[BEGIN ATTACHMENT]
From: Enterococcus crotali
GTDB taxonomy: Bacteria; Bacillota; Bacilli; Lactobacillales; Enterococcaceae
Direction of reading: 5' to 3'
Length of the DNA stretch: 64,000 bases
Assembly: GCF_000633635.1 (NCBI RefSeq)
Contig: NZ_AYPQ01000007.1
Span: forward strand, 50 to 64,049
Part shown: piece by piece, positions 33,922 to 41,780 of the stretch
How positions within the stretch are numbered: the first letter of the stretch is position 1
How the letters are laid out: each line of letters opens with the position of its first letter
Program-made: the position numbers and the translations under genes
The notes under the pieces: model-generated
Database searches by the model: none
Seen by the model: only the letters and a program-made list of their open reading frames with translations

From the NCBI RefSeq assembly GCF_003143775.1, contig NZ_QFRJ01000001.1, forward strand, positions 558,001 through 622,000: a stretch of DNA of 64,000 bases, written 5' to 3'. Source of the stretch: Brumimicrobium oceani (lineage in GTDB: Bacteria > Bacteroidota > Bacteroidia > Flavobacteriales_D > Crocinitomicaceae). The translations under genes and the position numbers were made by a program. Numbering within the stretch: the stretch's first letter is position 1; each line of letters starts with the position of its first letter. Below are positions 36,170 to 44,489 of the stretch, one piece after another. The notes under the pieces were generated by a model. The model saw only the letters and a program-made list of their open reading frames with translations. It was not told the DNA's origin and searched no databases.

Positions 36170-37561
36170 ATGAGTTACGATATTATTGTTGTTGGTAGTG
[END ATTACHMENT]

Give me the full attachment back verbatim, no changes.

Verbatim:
From: Enterococcus crotali
GTDB taxonomy: Bacteria; Bacillota; Bacilli; Lactobacillales; Enterococcaceae
Direction of reading: 5' to 3'
Length of the DNA stretch: 64,000 bases
Assembly: GCF_000633635.1 (NCBI RefSeq)
Contig: NZ_AYPQ01000007.1
Span: forward strand, 50 to 64,049
Part shown: piece by piece, positions 33,922 to 41,780 of the stretch
How positions within the stretch are numbered: the first letter of the stretch is position 1
How the letters are laid out: each line of letters opens with the position of its first letter
Program-made: the position numbers and the translations under genes
The notes under the pieces: model-generated
Database searches by the model: none
Seen by the model: only the letters and a program-made list of their open reading frames with translations

From the NCBI RefSeq assembly GCF_003143775.1, contig NZ_QFRJ01000001.1, forward strand, positions 558,001 through 622,000: a stretch of DNA of 64,000 bases, written 5' to 3'. Source of the stretch: Brumimicrobium oceani (lineage in GTDB: Bacteria > Bacteroidota > Bacteroidia > Flavobacteriales_D > Crocinitomicaceae). The translations under genes and the position numbers were made by a program. Numbering within the stretch: the stretch's first letter is position 1; each line of letters starts with the position of its first letter. Below are positions 36,170 to 44,489 of the stretch, one piece after another. The notes under the pieces were generated by a model. The model saw only the letters and a program-made list of their open reading frames with translations. It was not told the DNA's origin and searched no databases.

Positions 36170-37561
36170 ATGAGTTACGATATTATTGTTGTTGGTAGTG